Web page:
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Four European countries to expel Russian diplomats over espionage claims

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Several European countries announced Tuesday that they would expel dozens of Russian diplomats suspected of spying.

The announcements — made by Belgium, the Netherlands, Ireland and the Czech Republic — come after the Biden administration in late February said it was beginning the process of expelling 12 Russian “intelligence operatives” who allegedly carried out espionage activities harmful to national security.

The move to expel the Russian envoys also comes on the backdrop of Russia’s invasion of Ukraine, which entered its second month last week.

The Netherlands said it was expelling 17 Russians who were in the country “under diplomatic cover,” according to a tweet from Dutch Foreign Minister Wopke Hoekstra.

“This step was taken in coordination with other like-minded countries,” Hoekstra said in a separate tweet. “This is a measure taken in the context of national security.”

In Belgium, 21 individuals working at the Russian Embassy and Russian Consulate were expelled, according to a tweet from Belgian Foreign Affairs Minister Sophie Wilmès.

Irish Foreign Affairs Minister Simon Coveney announced in a statement posted to Twitter that senior Russian officials have been asked to leave his country as well.

“This afternoon, the Department of Foreign Affairs summoned the Russian Ambassador to Iveagh House to advise him that four senior officials have been asked to leave the State,” Coveney wrote.

“This is because their activities have not been in accordance with international standards of diplomatic behaviour. This action is being taken under Article 9 of the 1961 Vienna Convention on Diplomatic Relations,” he added.

The foreign affairs minister noted, however, that the government still believes “that diplomatic channels between Ireland and the Russian Federation should remain open.”

“This is in the interest of our citizens as well as to ensure that we can continue to have a diplomatic channel of communication between Ireland and the Russian Federation in the future,” he added.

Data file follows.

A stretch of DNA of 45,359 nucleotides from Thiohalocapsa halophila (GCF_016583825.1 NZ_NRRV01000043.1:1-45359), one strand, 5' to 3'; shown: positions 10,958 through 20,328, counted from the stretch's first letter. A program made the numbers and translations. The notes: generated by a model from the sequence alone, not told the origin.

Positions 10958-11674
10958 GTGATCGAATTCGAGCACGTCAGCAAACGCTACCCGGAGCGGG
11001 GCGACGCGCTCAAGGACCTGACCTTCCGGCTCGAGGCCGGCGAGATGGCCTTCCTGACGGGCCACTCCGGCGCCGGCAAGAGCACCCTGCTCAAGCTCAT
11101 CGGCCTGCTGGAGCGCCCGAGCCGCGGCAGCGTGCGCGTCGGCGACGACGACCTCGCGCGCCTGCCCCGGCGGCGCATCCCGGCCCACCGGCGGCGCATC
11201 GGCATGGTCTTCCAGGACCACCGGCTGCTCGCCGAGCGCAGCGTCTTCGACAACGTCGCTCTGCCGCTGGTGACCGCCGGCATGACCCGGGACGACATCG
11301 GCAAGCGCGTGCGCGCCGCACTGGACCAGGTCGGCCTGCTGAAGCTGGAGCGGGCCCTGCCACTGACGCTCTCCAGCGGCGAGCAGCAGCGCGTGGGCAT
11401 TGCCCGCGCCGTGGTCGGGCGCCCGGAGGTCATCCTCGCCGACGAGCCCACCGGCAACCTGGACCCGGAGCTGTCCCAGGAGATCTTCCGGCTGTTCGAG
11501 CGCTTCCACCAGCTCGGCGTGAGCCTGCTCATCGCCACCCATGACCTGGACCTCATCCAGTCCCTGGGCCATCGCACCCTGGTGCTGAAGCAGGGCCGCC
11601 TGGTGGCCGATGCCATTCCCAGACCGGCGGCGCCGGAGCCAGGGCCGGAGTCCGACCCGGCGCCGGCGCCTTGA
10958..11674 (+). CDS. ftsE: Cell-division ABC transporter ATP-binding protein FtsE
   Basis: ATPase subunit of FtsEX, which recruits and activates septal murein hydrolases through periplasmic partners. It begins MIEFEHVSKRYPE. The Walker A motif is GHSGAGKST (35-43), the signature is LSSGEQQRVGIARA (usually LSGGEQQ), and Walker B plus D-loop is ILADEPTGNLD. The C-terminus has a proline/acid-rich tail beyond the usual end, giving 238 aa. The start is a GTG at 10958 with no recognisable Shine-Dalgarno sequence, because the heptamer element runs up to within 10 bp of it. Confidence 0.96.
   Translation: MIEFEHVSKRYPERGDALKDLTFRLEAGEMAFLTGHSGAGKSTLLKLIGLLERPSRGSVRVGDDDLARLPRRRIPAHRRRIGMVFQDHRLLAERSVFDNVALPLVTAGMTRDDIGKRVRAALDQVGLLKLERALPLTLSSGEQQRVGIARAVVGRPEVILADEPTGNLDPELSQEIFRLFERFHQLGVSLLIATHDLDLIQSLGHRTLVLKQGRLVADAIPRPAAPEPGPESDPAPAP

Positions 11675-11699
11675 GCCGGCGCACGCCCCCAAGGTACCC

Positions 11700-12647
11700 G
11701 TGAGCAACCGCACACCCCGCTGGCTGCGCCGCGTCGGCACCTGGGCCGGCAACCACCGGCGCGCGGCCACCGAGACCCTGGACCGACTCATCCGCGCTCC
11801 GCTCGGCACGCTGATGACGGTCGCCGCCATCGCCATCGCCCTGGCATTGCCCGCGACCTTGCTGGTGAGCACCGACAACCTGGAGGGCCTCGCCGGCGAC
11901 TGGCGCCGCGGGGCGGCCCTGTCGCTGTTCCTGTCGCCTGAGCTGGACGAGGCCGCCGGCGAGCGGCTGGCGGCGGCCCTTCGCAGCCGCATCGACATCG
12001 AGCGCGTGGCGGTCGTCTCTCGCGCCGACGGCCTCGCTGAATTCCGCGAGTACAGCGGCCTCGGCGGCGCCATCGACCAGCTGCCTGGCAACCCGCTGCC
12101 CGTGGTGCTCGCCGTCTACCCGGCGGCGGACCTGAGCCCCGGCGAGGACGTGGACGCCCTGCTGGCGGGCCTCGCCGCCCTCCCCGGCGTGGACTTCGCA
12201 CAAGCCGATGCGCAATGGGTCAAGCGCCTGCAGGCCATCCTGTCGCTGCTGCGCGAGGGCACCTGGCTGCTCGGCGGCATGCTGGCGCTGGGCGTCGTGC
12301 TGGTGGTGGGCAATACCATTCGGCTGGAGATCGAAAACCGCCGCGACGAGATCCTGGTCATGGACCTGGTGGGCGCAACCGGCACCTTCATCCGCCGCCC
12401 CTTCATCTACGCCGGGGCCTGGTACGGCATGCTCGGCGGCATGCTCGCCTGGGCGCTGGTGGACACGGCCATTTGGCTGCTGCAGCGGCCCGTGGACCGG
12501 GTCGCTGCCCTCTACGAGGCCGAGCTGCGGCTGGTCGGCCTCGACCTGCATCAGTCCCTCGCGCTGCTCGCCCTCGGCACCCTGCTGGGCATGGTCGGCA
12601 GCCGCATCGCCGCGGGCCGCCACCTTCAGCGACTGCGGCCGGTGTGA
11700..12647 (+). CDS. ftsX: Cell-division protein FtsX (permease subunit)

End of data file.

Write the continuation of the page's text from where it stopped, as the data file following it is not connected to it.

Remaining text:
In the Czech Republic, the Ministry of Foreign Affairs revealed on Twitter that it informed the Russian Embassy in Prague that a member of its diplomatic staff was “declared persona non grata and was requested to leave Czechia within 72 hours.”

“Together with our Allies, we are reducing the Russian intelligence presence in the EU,” the ministry added.

The expulsions come as Russia is continuing its invasion of Ukraine. While Moscow’s attack has continued for more than a month, its efforts have stalled in some areas because of staunch opposition from Ukrainian forces.

State Department spokesperson Ned Price applauded the European countries for expelling alleged Russian intelligence officers, writing that the U.S. stands “unified with our partners in protecting their national security from the Russian Federation’s intelligence threats and against threats to democracy.”

As our partners have outlined, these actions are in response to these individuals’ activities, which are in contravention of their diplomatic status, and the Russian Federation’s aggression in Ukraine,” Price wrote.

“We continue our united support of Ukraine’s sovereignty and territorial integrity,” he added.

Coveney, in his statement on Tuesday, said Ireland’s channel of communication with the Russian Federation “has been important in the context of conveying our strong views on the Russian Federation’s war against Ukraine, which we regard as a serious breach of international law.”

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